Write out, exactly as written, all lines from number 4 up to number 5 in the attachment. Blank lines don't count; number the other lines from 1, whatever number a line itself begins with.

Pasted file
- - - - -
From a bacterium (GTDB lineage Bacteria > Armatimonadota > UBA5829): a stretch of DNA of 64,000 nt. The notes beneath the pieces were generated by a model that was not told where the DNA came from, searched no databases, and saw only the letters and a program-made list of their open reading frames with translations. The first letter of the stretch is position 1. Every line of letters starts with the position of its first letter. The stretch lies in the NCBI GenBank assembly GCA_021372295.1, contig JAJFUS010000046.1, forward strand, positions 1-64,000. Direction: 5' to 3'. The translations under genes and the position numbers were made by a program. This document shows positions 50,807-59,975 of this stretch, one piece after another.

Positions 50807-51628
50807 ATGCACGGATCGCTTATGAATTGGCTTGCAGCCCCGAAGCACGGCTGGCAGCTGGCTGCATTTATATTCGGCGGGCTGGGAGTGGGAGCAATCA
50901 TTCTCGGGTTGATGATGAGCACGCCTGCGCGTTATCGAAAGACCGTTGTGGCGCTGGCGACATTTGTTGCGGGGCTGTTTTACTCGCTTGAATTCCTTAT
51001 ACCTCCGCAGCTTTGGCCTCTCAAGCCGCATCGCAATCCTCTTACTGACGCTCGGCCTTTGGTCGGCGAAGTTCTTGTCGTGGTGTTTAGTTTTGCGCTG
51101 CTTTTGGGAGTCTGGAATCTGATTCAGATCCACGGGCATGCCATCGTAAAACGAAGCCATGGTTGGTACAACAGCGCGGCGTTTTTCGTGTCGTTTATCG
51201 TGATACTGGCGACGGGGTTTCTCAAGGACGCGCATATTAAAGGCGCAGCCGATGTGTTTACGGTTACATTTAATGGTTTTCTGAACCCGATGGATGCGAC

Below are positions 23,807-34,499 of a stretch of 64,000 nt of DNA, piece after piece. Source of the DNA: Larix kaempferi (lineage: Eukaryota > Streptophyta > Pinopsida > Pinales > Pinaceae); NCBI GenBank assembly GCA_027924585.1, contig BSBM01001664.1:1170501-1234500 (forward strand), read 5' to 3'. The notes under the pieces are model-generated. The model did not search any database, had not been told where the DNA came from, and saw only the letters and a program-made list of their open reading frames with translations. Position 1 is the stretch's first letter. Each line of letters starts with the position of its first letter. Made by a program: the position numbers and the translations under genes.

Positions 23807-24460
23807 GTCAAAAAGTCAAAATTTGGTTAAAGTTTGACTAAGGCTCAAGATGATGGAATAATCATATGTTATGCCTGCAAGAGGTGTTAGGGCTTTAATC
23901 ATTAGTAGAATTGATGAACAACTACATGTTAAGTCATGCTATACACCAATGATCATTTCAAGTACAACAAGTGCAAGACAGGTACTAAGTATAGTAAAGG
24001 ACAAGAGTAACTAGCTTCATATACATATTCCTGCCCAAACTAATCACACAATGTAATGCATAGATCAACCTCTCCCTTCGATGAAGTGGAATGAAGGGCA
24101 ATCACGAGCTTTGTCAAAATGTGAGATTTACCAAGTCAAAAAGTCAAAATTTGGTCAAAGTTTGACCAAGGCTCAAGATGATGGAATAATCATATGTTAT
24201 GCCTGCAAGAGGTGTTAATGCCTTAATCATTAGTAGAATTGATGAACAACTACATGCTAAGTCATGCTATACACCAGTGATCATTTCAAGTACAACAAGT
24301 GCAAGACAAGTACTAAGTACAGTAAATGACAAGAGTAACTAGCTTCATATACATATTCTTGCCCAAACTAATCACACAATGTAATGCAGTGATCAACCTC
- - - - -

50901 TTCTCGGGTTGATGATGAGCACGCCTGCGCGTTATCGAAAGACCGTTGTGGCGCTGGCGACATTTGTTGCGGGGCTGTTTTACTCGCTTGAATTCCTTAT
51001 ACCTCCGCAGCTTTGGCCTCTCAAGCCGCATCGCAATCCTCTTACTGACGCTCGGCCTTTGGTCGGCGAAGTTCTTGTCGTGGTGTTTAGTTTTGCGCTG